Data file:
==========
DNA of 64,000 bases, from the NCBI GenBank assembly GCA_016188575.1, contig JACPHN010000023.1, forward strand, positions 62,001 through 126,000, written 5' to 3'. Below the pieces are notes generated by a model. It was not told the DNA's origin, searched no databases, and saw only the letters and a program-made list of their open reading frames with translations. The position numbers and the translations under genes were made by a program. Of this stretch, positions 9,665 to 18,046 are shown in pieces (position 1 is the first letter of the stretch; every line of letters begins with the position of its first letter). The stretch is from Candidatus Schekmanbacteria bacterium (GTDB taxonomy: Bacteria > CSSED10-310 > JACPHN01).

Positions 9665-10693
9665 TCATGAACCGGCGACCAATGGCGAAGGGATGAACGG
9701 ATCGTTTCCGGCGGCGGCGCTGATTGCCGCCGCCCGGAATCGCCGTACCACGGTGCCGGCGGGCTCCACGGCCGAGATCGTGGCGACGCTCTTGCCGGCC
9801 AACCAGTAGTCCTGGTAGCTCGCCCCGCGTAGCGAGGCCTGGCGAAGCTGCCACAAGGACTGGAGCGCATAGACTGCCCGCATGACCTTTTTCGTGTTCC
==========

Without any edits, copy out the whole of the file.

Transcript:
DNA of 64,000 bases, from the NCBI GenBank assembly GCA_016188575.1, contig JACPHN010000023.1, forward strand, positions 62,001 through 126,000, written 5' to 3'. Below the pieces are notes generated by a model. It was not told the DNA's origin, searched no databases, and saw only the letters and a program-made list of their open reading frames with translations. The position numbers and the translations under genes were made by a program. Of this stretch, positions 9,665 to 18,046 are shown in pieces (position 1 is the first letter of the stretch; every line of letters begins with the position of its first letter). The stretch is from Candidatus Schekmanbacteria bacterium (GTDB taxonomy: Bacteria > CSSED10-310 > JACPHN01).

Positions 9665-10693
9665 TCATGAACCGGCGACCAATGGCGAAGGGATGAACGG
9701 ATCGTTTCCGGCGGCGGCGCTGATTGCCGCCGCCCGGAATCGCCGTACCACGGTGCCGGCGGGCTCCACGGCCGAGATCGTGGCGACGCTCTTGCCGGCC
9801 AACCAGTAGTCCTGGTAGCTCGCCCCGCGTAGCGAGGCCTGGCGAAGCTGCCACAAGGACTGGAGCGCATAGACTGCCCGCATGACCTTTTTCGTGTTCC